Sorry if I misled you. No I didn't mean that you could cut through the carbon cloth when it was (partially) cured and remove the excess because it wouldn't stick to the parcel tape. The parcel tape was really only to protect from overspill of resin. I meant that you could cut the carbon fabric first whilst dry, then carefully apply it to the tacky resin and finally wet it out in situ. If you had "masked off" the working area in parcel tape then you would not have to sand off any resin from the surrounding woodwork. I can see no reason why your suggestion wouldn't work but I have never done it myself (and your timing, technique and cutting skills would have to be perfect). HOWEVER, there is another possibility..... It is possible to buy carbon fabric that is already bonded to a flexible resin film (rather like a pre-preg). The resin film means that this fabric can be handled and cut very accurately in the dry form and then applied and laminated. I have to tell you that I have never used this fabric but I am bearing it in mind for any future projects. I often use a company called "Easy Composites" who also have a sister company called "Carbon Mods". They have a great range of stuff and some videos that I have found very useful in the past. I have put a link to the resin coated fabric (called ProFinish Carbon Fabric below). I must point out that I have NO CONNECTION with these companies. I am just an enthusiast who enjoys a project! Let us know how you get on.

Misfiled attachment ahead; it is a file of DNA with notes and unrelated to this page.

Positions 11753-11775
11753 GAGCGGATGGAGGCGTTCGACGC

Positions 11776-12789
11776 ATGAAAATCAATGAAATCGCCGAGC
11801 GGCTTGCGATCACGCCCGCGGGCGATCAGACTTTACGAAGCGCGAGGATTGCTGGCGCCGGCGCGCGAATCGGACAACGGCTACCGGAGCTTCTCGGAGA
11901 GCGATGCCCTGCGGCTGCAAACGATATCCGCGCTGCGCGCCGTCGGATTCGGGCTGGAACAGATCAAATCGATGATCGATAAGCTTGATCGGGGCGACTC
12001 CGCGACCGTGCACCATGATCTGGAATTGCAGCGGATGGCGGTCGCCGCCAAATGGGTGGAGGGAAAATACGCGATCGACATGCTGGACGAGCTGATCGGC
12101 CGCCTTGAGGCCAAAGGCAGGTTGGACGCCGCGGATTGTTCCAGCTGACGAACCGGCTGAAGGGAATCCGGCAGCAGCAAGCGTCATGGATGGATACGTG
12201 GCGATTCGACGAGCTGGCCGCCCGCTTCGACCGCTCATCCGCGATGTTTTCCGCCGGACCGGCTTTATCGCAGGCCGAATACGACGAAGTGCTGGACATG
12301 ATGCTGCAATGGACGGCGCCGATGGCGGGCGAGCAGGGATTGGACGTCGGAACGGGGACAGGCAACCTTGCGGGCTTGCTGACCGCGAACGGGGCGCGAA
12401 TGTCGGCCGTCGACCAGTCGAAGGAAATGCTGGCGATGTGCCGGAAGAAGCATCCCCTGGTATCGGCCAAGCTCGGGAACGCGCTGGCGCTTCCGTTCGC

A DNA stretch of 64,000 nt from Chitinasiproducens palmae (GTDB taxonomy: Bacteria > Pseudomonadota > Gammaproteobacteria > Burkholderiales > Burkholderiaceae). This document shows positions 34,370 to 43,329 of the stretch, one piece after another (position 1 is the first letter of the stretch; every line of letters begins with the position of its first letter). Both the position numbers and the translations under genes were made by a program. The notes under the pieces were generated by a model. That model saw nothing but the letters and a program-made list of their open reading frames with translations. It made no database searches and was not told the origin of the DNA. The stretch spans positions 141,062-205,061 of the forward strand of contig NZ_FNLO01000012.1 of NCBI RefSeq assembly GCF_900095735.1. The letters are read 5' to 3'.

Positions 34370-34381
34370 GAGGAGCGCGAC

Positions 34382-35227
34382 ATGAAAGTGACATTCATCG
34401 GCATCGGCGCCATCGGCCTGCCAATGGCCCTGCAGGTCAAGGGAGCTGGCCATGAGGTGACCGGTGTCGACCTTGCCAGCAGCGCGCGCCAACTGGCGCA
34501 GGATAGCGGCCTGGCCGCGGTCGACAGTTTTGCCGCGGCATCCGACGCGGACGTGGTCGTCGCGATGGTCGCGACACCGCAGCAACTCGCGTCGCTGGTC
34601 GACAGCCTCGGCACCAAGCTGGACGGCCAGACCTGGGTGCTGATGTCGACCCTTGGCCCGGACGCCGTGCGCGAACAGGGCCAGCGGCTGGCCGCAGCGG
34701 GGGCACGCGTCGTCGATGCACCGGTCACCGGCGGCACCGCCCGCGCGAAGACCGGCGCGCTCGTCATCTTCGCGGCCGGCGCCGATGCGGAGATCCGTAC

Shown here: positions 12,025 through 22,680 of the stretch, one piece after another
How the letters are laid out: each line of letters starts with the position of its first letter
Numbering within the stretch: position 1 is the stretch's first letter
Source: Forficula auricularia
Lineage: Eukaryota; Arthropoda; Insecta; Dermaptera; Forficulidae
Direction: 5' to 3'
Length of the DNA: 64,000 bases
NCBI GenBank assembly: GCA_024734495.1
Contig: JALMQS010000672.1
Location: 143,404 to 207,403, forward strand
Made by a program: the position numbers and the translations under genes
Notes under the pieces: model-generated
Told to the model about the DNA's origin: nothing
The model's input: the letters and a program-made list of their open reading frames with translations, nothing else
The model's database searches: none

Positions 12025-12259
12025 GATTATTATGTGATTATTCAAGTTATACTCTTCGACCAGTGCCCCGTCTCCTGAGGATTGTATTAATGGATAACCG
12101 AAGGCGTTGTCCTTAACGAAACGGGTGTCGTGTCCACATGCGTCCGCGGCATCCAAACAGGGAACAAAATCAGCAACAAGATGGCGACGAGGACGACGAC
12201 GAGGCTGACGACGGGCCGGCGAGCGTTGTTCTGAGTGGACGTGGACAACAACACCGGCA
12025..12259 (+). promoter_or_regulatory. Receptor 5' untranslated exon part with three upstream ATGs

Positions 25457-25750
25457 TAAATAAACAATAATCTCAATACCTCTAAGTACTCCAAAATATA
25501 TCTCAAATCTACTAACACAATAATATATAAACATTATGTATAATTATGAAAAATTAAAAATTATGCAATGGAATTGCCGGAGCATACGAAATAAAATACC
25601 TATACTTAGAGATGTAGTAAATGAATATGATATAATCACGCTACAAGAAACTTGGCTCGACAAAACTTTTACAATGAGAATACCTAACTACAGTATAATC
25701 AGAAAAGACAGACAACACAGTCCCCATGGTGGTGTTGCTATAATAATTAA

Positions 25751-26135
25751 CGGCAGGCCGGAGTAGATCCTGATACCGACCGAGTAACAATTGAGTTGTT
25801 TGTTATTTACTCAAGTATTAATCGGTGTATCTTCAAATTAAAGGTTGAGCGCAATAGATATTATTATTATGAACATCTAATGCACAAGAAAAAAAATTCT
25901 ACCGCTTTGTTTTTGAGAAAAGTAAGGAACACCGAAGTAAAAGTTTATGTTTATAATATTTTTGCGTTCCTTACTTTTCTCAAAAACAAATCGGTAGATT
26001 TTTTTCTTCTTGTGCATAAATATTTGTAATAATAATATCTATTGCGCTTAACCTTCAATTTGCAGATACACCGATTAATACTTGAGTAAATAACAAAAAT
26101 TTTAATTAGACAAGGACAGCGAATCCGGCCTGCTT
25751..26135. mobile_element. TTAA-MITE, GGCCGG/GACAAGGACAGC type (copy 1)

15/08/2013 04:46:37
Mark - see email

23/10/2013 11:43:01
So I'm hoping to lay some carbon reinforcement on a couple of small high load / wear areas amp possibly do a little carbon sheathing, the main question I'm struggling with and haven't found a clear answer to is how to lay the cloth into the wood and achieve a result that a) lies flush with the surrounding wood surface and b) has clean tidy edges.

I'm assuming some detailed work with a chisel / router is required in the preparation phase and I've read elsewhere that parcel tape is a useful tool (though without much other explanation), I also believe that peel ply may be another important ingredient but could someone give me some sage advice on whether this is true and how to achieve good results?

Thanks in advance!

23/10/2013 11:43:01
Edward, Richard,

Thanks both for your responses. I think I'm starting to get an idea of how I can achieve what I'm looking to do. Richard, do I understand correctly that you can lay parcel tape around the area, then cut through the mat at this join to leave a clean edge rather than frayed bits of mat stuck to the surface, I assume this would need to be done after it has dried but before the epoxy has gone off completely? The only other way I can think of achieving a clean finish would be to mould the shape first and then attach it.

05/12/2013 11:15:04
Measurement Man

You do not say where you are intending to carry out this reinforcing, but I would add a caution that the rules preclude you from using carbon on the hull shell (see the rules for a definition of Hull Shell).



27/01/2014 05:59:32
buy a plastic boat, stockleberry!  ;-)